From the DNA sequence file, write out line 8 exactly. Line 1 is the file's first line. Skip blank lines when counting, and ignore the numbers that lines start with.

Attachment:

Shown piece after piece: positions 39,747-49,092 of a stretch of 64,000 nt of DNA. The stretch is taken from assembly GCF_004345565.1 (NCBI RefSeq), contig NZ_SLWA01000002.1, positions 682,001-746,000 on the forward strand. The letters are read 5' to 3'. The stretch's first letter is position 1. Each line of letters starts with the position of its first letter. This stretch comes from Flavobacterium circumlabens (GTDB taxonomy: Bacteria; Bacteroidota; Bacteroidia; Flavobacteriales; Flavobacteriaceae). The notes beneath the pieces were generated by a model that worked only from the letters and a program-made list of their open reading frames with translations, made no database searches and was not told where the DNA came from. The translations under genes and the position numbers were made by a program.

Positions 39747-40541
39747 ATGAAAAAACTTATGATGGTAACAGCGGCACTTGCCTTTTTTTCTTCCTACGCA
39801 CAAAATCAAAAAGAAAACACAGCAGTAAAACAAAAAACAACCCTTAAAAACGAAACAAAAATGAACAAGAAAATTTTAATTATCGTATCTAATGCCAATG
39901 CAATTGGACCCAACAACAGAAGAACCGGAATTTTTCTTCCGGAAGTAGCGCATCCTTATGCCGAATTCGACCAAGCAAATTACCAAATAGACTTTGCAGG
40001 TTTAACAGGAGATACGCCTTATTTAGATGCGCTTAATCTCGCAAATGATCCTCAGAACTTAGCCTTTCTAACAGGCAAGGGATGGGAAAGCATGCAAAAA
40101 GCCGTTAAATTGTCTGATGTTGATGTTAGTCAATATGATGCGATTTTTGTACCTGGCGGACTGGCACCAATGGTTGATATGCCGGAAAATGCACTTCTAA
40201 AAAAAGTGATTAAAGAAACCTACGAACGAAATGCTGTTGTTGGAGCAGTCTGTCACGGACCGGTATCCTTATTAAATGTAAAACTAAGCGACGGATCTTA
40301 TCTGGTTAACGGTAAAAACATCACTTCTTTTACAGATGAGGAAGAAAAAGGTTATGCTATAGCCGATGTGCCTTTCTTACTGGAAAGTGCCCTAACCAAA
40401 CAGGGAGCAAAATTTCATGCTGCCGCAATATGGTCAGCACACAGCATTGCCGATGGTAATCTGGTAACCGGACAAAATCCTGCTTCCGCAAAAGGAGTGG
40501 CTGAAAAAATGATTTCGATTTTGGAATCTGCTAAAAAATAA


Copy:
40201 AAAAAGTGATTAAAGAAACCTACGAACGAAATGCTGTTGTTGGAGCAGTCTGTCACGGACCGGTATCCTTATTAAATGTAAAACTAAGCGACGGATCTTA